So it appears that podcasts have turned into public radio’s competitive advantage. According to a recent study, nearly 4 in 10 public radio listeners also listen to a podcast weekly with those that listen to the talk-radio format more likely to listen than those that listen to public radio adult alternative or classical music formats. Younger listeners are more likely to consume podcasts than older listeners.
“… 72% of Millennial public radio listeners also consume podcasts compared to 57% of Gen X and 35% of Baby Boomers.”
This said, podcast listenership has been cooling in recent years and while podcasts are a entree to listening to terrestrial broadcasts for many, in some cases it is drawing listeners from brick and mortar stations.
While nearly two-thirds (63%) say it has no impact on the “real time” they spend with AM/FM, the survey also points to a third of weekly podcast users spending fewer hours with the broadcast station. That is even more true among listeners of news-talk stations, where 39% said they are spending less time with AM/FM in favor of podcasts.
What I found most interesting was that the cooling attitudes toward podcasts seemed to be rooted in advertising. I assumed then that the survey included podcasts created through both commercial and public radio channels because public radio usually just has a brief underwriting message rather than a longer ad that people can potentially skip. The credibility of the ads is seen as super low. I would be interested to see a deeper dive into which company’s ads were seen as more credible than others.
The Public Radio Techsurvey data shows 61% of public radio’s weekly podcast listeners are getting tired of hearing the same ads in the podcasts they listen to, including a quarter (26%) who strongly agree. Just four percent disagreed, while 29% were neutral.
It also shows that host-read ads are preferred to produced spots, particularly among younger listeners. The survey shows 43% would rather hear a host-read ad. But among Millennials that number jumps to 59%.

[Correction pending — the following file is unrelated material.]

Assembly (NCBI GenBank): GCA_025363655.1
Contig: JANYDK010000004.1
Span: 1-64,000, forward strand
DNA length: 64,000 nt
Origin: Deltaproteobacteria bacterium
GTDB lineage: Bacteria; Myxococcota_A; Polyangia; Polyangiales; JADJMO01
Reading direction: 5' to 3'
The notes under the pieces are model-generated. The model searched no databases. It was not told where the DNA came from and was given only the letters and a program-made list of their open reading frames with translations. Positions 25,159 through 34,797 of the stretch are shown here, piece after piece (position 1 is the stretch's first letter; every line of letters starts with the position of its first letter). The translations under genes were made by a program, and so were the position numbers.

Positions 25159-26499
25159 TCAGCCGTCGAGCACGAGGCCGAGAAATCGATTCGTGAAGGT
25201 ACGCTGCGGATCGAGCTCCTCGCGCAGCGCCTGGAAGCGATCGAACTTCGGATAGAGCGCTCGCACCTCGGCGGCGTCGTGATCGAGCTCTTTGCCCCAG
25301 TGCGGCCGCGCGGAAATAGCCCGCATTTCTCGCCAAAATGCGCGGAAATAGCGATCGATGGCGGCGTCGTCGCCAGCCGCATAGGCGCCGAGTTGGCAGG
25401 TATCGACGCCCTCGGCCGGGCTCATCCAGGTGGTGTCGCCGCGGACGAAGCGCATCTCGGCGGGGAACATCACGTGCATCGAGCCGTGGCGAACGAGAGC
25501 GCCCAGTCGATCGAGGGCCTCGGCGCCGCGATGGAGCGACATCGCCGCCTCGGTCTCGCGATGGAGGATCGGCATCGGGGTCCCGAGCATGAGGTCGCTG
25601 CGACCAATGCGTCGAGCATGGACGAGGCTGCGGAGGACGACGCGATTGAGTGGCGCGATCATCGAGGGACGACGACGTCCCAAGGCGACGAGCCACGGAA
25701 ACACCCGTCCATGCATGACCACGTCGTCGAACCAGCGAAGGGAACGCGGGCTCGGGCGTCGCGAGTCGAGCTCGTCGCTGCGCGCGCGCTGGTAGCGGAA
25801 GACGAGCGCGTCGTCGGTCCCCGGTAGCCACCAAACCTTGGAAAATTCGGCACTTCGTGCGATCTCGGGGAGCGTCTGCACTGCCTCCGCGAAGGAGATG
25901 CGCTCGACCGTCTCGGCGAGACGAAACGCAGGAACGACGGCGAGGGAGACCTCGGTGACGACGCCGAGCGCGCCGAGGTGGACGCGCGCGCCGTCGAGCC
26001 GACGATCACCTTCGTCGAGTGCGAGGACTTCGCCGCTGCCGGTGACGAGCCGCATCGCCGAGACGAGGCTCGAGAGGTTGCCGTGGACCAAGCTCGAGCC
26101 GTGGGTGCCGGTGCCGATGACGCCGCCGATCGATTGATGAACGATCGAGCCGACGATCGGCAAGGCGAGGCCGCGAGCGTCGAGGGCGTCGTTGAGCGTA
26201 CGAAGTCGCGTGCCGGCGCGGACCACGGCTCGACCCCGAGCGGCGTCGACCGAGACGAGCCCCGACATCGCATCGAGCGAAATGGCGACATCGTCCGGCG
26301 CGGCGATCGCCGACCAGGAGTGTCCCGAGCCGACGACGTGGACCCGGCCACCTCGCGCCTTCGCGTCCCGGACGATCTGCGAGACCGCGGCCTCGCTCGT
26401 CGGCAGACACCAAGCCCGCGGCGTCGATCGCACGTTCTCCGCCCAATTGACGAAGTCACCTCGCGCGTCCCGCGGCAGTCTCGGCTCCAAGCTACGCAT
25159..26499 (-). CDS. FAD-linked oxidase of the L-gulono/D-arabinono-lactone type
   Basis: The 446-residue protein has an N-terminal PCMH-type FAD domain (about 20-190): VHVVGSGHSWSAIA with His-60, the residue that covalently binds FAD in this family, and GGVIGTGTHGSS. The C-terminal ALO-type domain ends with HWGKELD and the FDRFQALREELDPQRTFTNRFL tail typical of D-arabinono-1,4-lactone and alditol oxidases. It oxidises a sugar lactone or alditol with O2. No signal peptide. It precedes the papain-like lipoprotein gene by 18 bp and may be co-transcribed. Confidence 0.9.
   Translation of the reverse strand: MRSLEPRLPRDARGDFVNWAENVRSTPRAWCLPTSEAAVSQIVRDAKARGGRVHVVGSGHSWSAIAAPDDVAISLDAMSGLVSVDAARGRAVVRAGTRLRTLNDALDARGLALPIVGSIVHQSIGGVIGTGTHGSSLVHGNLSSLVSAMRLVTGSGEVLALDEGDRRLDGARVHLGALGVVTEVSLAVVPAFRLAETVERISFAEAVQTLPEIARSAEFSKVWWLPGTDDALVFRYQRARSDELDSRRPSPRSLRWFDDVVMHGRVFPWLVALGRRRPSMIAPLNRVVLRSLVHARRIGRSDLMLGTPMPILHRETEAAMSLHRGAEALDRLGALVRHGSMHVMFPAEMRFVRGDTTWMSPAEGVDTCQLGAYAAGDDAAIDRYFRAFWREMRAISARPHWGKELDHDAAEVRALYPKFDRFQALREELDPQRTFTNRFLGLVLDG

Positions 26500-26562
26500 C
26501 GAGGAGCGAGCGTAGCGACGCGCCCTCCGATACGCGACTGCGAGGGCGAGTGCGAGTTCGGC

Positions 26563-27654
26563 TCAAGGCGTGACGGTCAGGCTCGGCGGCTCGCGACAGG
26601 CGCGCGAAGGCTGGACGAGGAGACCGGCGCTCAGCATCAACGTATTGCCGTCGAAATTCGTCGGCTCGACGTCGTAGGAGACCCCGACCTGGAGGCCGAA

“The data on advertising in podcasts is an eye-opener. While podcasters like to think their ads are more engaging, our respondents suggest otherwise,” Jacobs says. “While live reads from hosts are perceived as preferable to produced spots, podcast ads overall are no more credible than commercials heard on the radio.” Their data shows just 14% of public radio listeners think the ads they hear on podcasts are more credible than what they hear from their radio.
This last bit got me wondering about the relative credibility of sponsors and advertisers listed in program books, posters, digital signage around arts and cultural entities. I am thinking about this both from the point of view of wanting to provide a bit of a valuable benefit for sponsors and from the perspective of “charity washing” conversations where it appears corporations are trying to burnish their image through charitable giving. If sponsorship placement doesn’t lend credibility to generally sincere companies, it is something of a pity. But on the other hand, if people aren’t fooled by charity washing efforts, that is a relatively positive outcome.